Medically reviewed by
Dacelin St Martin, MD
Triple board-certified in Sleep Medicine,
Internal Medicine, and Pediatrics.
Jet lag is defined as a misalignment of your internal circadian rhythm and the natural, external, light-dark cycle. The condition can cause reduced alertness during waking hours and makes sleeping difficult when it’s bedtime.
Jet lag happens most frequently during air travel between two or more time zones, especially when traveling eastward. Symptoms persist until your circadian rhythm has adjusted to the light-dark cycle of the travel destination.
The overall prevalence of jet lag, including the impact of age and gender on developing the condition, is currently unknown or not clearly defined. [1,2] It appears that older adults may be less likely to experience symptoms. [3,4]
What Is Circadian Rhythm?
The circadian rhythm is the body’s internal clock that’s in alignment with a 24-hour day.
The body uses environmental light and dark cues called zeitgebers to keep your cycle on track. These cues drive wakefulness during the day and sleepiness as it gets dark.
Your circadian rhythm also controls your core body temperature, appetite, and the body’s production of the stress hormone cortisol. [5,6].
With jet lag, your internal clock cannot adjust quickly enough to your destination’s time zone and will remain set to the light/dark cycle of your trip’s origin for several days.
The number of time zones crossed affects these rhythms and impacts how long it takes to adjust fully.
Symptoms of jet lag are more pronounced when traveling eastward compared to westward travel. It’s harder to set your body’s clock forward than it is to delay it, which is due to most people having a circadian rhythm that’s longer than 24 hours. In other words, extending wakefulness is easier than shortening it.
For example, if it’s 12 pm EDT in New York City, a westward trip to San Francisco would shift the clock to 9 am PDT, while an eastward trip to London would shift the clock to 5 pm BST.
Typically, it would be easier to prolong your day by 3 hours than to shorten your day by 5 hours, which would give you a sooner bedtime.
- Daytime Sleepiness
- Decreased Appetite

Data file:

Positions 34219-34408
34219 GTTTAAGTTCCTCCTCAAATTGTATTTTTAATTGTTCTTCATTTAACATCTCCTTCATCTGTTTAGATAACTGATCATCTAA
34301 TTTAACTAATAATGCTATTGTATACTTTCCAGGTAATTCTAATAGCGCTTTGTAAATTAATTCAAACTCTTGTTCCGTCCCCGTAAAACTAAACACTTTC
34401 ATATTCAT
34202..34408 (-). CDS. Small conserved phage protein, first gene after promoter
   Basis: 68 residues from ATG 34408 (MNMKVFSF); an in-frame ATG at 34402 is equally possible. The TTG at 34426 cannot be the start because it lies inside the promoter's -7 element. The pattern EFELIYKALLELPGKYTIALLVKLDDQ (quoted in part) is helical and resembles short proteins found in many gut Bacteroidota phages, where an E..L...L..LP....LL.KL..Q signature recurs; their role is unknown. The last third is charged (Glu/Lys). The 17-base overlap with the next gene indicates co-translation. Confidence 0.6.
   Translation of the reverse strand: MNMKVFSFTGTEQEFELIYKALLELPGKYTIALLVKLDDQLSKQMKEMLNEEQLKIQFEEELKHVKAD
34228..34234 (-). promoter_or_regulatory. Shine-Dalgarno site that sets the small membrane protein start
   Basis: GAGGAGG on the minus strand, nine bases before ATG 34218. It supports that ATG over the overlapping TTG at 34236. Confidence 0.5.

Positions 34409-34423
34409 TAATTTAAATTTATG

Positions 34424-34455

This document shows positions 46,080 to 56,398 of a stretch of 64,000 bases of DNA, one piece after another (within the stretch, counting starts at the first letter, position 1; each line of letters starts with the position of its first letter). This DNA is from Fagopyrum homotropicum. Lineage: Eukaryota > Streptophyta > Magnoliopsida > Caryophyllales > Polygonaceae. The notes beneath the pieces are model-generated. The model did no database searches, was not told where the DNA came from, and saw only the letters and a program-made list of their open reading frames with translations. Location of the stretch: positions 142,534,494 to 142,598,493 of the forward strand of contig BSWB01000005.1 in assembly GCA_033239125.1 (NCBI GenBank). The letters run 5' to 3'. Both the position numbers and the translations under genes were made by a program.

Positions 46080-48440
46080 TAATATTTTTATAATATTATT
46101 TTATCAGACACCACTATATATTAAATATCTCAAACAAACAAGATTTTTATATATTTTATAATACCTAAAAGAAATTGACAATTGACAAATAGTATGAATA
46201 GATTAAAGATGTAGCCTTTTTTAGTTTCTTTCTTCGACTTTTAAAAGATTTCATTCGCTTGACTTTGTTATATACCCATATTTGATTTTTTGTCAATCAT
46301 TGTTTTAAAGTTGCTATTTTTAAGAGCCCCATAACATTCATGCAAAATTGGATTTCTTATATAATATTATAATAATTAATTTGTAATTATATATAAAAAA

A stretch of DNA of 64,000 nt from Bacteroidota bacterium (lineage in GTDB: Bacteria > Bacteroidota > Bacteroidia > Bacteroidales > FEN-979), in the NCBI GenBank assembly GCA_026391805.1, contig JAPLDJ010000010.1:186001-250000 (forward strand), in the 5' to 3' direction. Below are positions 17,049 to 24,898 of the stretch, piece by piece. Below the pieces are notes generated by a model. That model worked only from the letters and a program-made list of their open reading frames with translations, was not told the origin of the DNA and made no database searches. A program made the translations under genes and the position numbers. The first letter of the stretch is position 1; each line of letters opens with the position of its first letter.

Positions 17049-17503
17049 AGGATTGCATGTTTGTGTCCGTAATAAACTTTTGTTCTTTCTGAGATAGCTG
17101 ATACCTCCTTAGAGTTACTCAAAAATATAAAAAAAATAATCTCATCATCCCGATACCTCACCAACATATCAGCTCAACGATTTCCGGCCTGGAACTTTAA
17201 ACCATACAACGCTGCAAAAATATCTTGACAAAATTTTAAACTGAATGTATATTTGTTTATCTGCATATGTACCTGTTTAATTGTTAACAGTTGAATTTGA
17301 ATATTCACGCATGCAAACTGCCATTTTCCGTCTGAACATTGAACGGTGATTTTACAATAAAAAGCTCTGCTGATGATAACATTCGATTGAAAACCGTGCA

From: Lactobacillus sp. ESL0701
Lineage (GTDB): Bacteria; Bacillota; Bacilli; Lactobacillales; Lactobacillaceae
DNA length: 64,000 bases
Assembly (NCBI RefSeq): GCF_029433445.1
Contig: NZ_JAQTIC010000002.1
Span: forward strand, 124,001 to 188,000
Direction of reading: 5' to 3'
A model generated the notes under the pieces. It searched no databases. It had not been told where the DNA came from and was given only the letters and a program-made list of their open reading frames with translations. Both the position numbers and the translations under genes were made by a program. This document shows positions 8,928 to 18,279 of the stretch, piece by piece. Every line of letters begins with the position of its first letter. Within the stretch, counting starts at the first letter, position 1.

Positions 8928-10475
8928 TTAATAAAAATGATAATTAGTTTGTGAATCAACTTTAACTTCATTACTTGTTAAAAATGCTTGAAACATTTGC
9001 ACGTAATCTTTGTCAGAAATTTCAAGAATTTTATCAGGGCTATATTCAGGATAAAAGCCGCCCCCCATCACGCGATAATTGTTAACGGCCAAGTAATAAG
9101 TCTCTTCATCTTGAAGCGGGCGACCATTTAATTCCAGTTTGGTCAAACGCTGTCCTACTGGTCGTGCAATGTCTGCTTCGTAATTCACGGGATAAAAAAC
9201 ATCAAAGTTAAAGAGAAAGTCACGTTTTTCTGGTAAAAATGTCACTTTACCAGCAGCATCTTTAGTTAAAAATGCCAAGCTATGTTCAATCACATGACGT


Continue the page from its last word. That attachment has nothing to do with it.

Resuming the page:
- Poor Mood
- Negative impact on Psychiatric Disorders 
- Impaired Cognitive and Physical Performance
Jet lag may be confused with travel fatigue. Although the two share some similarities, jet lag is a direct result of crossing multiple time zones. Travel fatigue can happen during or after the journey due to disruption of regular sleep routine, dehydration, restricted space, and the stress of travel itself.
Adjustment to a new time zone will happen naturally for most travelers; however, you can acclimate yourself to a different time zone by taking steps before and during the trip.
Managing jet lag generally differs between eastward and westward travel, though some methods apply to both.
Tips for Travel in all Directions
- During travel, adjust your watch to the destination time
- Avoid sedative medications in flight
- At arrival destination, short naps (less than 45 minutes) and caffeine may help with alertness
- Armodafinil, a wake-promoting medication, may be an option for alertness if behavioral strategies and caffeine have not addressed sleepiness in previous trips 
Tips for Eastward Travel
Before the Trip
- Shift sleep and wake times – 30 minutes earlier per day, starting 3 days before departure
- Avoid light (including electronics) in the evening and get lots of bright light the first 2 to 3 hours after waking up
- Avoid bright light during the destination’s early morning time
- Wear sunglasses on the plane if cabin lights are on and keep window shades down
- Get lots of bright light during the late morning and early afternoon based on your destination’s time
- Attempt sleep during destination nighttime
- If you’re unable to sleep during this time, avoid light (especially during the second half of the night) with dark sunglasses
- Avoid early morning bright light
- Increase exposure to late morning and early afternoon bright light
- Take melatonin at bedtime for up to 5 days as it may be difficult to fall asleep during the initial adjustment period
- Benzodiazepines [9,10] and nonbenzodiazepine sedatives [11,12] are effective against insomnia associated with jet lag. However, caution is advised due to these medications’ side effects as they can impact next-day performance and alertness
Tips for Westward Travel
Before the Trip